PUSLINCH – A Danish-Canadian institution has become another victim of the pandemic as the owners of the restaurant at Sunset Villa have announced they are closing permanently.
The Danish Place restaurant is on the property of Sunset Villa Association, a not-for-profit Danish club in Puslinch.
The owner/operators recently announced on Facebook that they will be closing permanently.
Long-time customers left supportive comments on the post.
“Our family has been going there for 60 years and will miss this piece of Denmark dearly,” wrote Peter Larsen.
“I thank you for giving me one of the greatest gifts possible, which is allowing me to connect with my Danish heritage and to pass that on to my daughter,” wrote Karen Tondreau.
Current owner Kristine Mathers said in a phone interview that the pandemic has made the business unsustainable.
“We can’t do the things that made us money in this industry,” she said. “We’re operating at about a third of our capacity … those tables aren’t even filling up.”
She explained that a large source of their income came from weddings, funerals or other family celebrations mainly associated with the Danish community.
On the Sunset Villa property is a memory garden urn cemetery, called the Mindepark, where people would visit deceased family members before having lunch.
Mathers said The Danish Place is one of few places that offer a Danish cultural experience in this part of North America.
“I think it’s a pretty significant loss for the Danish, Scandinavian and Northern European community,” Mathers said.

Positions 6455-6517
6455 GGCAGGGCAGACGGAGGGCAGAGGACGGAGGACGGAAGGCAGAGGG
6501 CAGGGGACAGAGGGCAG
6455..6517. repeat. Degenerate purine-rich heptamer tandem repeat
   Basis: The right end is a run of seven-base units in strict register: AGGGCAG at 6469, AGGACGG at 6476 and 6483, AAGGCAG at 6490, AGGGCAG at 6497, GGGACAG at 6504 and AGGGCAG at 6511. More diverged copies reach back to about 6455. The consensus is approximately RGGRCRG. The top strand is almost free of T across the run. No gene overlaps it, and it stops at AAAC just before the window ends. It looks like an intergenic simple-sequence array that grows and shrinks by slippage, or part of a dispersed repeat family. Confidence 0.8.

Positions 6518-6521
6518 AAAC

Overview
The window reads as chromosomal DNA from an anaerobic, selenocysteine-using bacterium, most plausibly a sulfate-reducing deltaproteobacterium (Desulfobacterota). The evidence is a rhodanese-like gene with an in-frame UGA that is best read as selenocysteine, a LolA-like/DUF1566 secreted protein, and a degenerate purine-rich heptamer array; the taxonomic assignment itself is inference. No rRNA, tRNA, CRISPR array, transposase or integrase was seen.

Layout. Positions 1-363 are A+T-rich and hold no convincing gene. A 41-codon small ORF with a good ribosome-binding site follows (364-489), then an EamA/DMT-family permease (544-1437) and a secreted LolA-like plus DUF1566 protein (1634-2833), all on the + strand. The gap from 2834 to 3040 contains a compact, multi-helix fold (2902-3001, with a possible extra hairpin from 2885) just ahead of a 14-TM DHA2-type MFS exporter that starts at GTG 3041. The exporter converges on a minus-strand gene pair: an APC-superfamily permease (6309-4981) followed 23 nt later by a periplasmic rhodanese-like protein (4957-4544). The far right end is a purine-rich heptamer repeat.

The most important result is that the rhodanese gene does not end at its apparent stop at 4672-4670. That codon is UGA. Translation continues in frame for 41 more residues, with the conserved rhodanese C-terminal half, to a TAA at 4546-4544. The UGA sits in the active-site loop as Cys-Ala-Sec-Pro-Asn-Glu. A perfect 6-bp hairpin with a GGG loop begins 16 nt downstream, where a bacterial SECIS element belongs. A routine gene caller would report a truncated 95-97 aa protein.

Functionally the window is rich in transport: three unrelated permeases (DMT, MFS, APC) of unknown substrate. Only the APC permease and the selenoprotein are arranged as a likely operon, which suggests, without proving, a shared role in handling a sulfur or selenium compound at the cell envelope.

“We get a lot of people from Guelph, Cambridge, Burlington and even Toronto who will drive and come out to support our family but also experience some of the Danish culture and heritage.”
They were facing closure at the end of June but the Sunset Villa Association started a GoFundMe which raised $140,000 in two weeks.
Mathers said this support was overwhelming and helped cover incurred debt.
Part of this GoFundMe deal was that they would leave everything to the association should they not carry on the business.
Mathers said the association will be taking the branding, social media, furniture and all other aspects of The Danish Place but this also comes with more bills. There is some concern for the Sunset Villa Association itself.
“I think there’s a lot of people worried with us gone, the Sunset Villa not-for-profit Danish club will not be too long to follow,” Mathers said, noting that some big European clubs across Canada have been closing.
Beyond the cultural impact, Mathers said this is a huge loss to her family.
Her parents took over the restaurant in 2000 before retiring in 2017. Mathers, her brother and sister-in-law took over after with her parents still occasionally helping.
“It’s more than half my life that I’ve been working there or running this business,” she said.
“Who could have actually thought there was going to be a global pandemic that would literally shutdown a good portion of the restaurant industry? It’s a sad time for the restaurant industry.”
The Danish Place’s last day will be Sunday Nov. 1.